On April 8th 2010, I saw my nutritionist for the first time. A lot of things were discovered on that day, a few too many for me to handle. I remember my nutritionist asking me what painful situations I had been through in my life. I thought long and hard about her question and came up with 2 specific ones: My parents’ divorce and the slow loss of my sister to a stupid eating disorder. How did I deal with the pain? I ate. Coping with this pain was something I was going to have to learn to deal with. Another thing I learned was that I was 30 lbs over weight. Quickly, I learned that the process of losing weight was a marathon, not a sprint. I had my ups and I had my downs, but nothing would get in my way.
Except, perhaps, the day my sister came home. That day was bitter sweet. I missed her like crazy and I could not wait to live with her again, but things had been so much simpler without her home. My sister and I were on two separate paths, and whenever they crossed, tension arose. I was trying to lose weight, and she needed to maintain weight. Several times, I had lost my patience. I always wondered how hard it could really be to just eat a cheeseburger. Why was having a piece of cake so bad? But at the same time, I could see where she was coming from. I was just as determined to lose weight. The difference was I was doing it out of the goodness of my body. She was not.
It has nearly been a year with my nutritionist. Now, looking back, I realize that I only have about four months to live under the same roof as her before she leaves for college and the world beyond. I am very proud of the 34 pounds I have lost, but I do have some regrets regarding my sister. I wish that I could erase all those stupid arguments I had with her. I wish we could have simply allowed ourselves to do our own things. We were on opposite sides of the eating spectrum, and acknowledging that would have been so simple. Instead, we caused unnecessary tension and anxiety. I regret not praising all those days I had with her when she was not a facilities’, because day by day, she gets closer to college. There is no doubt in my mind that the past year of my life and the problems my sister and I faced has changed my life the most out of any experience. I have also learned many lessons along the way, perhaps the most significant: enjoying every moment you have with someone. For a combined total of about a year and a half, my sister was all over the US at eating disorder and depression hospitals. I also learned to focus on my own problems, and to let others deal with theirs. For too long, I was focused on my sister and her state of health. This not only made her upset, but added stress and anxiousness to my life and tension between her and me. The perseverance and drive to recover from something as huge as an eating disorder has driven me to say that anything can be accomplished. The determination and will of losing 34 pounds has taught me never to give up. Food has changed my life. It will never be how it was simply a year ago.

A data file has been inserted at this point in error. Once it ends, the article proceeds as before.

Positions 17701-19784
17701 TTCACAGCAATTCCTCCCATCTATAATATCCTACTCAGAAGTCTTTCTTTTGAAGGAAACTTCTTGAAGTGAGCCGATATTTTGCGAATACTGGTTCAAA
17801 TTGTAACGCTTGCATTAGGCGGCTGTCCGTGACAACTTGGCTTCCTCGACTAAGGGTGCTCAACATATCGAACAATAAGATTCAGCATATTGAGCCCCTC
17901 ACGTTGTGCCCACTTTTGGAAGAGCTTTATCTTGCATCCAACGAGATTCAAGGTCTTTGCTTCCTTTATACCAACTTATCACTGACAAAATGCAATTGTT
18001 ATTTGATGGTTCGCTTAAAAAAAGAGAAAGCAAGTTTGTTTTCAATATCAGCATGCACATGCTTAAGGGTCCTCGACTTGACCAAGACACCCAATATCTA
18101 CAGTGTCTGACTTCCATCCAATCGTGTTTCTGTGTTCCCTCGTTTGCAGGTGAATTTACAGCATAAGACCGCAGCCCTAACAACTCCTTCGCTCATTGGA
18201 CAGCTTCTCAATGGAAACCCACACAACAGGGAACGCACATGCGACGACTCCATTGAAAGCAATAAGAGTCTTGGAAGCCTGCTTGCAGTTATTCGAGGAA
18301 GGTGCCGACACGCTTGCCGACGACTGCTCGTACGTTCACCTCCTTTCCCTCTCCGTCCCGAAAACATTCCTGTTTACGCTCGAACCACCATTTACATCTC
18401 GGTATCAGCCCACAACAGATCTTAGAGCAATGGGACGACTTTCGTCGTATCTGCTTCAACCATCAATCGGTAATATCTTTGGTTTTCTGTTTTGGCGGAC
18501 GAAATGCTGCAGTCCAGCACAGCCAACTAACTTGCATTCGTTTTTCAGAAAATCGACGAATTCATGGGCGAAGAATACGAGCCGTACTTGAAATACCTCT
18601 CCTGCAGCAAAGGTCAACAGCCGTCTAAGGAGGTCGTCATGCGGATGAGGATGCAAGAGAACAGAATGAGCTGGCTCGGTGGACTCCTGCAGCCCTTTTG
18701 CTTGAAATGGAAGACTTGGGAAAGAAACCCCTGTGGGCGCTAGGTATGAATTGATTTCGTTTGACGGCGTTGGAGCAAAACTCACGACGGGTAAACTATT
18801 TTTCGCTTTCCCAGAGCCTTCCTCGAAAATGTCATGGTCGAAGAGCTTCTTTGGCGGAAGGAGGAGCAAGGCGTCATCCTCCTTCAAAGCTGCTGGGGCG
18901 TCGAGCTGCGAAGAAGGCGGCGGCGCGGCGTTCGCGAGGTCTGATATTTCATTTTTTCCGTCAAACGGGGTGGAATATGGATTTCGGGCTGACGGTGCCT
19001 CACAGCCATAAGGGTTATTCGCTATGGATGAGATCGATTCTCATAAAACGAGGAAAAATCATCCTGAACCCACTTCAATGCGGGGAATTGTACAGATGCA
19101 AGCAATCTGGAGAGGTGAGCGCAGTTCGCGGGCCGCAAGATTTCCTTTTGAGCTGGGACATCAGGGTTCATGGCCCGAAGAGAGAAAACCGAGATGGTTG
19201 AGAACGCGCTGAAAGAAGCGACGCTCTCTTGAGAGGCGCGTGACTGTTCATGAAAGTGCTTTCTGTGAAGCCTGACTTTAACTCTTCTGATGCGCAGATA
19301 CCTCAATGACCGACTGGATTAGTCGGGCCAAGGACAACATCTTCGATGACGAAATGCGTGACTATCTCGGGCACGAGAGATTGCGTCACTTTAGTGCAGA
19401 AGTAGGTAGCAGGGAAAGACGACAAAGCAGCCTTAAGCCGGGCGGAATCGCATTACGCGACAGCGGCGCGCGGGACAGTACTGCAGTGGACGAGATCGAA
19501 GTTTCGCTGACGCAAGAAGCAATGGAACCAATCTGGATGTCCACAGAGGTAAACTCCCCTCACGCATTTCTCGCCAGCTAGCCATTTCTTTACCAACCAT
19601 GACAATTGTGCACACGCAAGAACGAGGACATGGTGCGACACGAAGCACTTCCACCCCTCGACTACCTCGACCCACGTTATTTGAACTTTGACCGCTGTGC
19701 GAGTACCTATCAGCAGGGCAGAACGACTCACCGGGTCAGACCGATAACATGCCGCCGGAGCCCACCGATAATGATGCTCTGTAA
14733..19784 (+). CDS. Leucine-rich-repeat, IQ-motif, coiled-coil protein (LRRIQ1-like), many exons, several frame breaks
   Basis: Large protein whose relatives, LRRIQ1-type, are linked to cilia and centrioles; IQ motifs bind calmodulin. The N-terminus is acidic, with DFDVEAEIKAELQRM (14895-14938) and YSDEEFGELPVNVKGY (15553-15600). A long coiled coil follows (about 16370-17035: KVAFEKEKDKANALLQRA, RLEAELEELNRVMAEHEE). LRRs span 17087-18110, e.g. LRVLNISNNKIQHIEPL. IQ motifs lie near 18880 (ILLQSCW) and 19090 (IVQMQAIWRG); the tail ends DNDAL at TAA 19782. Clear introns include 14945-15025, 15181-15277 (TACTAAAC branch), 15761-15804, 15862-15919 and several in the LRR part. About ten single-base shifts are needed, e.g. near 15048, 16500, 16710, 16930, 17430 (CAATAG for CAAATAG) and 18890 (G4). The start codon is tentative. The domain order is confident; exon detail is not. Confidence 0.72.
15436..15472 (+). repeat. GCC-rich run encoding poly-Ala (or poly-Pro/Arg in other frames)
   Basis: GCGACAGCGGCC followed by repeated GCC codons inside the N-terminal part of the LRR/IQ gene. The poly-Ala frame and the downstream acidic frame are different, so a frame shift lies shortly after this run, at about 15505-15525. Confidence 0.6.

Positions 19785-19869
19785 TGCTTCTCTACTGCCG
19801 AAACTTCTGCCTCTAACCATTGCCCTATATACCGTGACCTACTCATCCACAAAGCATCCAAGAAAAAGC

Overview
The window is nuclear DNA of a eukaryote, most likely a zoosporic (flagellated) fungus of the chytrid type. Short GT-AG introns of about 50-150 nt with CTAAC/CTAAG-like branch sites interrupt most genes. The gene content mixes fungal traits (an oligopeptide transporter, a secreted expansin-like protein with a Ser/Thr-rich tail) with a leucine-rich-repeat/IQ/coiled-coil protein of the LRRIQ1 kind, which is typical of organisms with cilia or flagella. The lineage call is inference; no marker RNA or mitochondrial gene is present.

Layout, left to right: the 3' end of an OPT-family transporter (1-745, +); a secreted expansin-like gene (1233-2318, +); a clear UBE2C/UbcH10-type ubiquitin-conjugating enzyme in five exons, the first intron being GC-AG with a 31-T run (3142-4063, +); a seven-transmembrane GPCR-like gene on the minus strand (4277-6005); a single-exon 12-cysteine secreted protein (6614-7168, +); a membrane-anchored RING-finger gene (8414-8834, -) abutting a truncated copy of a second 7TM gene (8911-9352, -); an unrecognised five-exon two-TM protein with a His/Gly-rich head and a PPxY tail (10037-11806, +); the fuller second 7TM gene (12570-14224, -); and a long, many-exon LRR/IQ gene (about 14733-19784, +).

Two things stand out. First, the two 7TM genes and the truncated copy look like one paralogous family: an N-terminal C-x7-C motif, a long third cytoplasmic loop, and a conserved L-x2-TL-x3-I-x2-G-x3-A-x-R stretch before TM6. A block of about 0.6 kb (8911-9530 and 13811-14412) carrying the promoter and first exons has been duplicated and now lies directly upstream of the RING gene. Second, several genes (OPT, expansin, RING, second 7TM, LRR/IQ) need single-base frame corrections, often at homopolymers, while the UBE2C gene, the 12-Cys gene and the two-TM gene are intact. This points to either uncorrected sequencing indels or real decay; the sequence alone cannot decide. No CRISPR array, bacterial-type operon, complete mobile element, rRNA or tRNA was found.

From her sister, “L”:
~I HOPE THIS IS AN EYE OPENER FOR YOU~
personally i never really realized what we put our loved ones through, especially the little ones. who knew they paid that much attention? NOT me …because i was too absorbed in my own ed. going fwd my sis deserves a better older sister. Point. Period. Blank.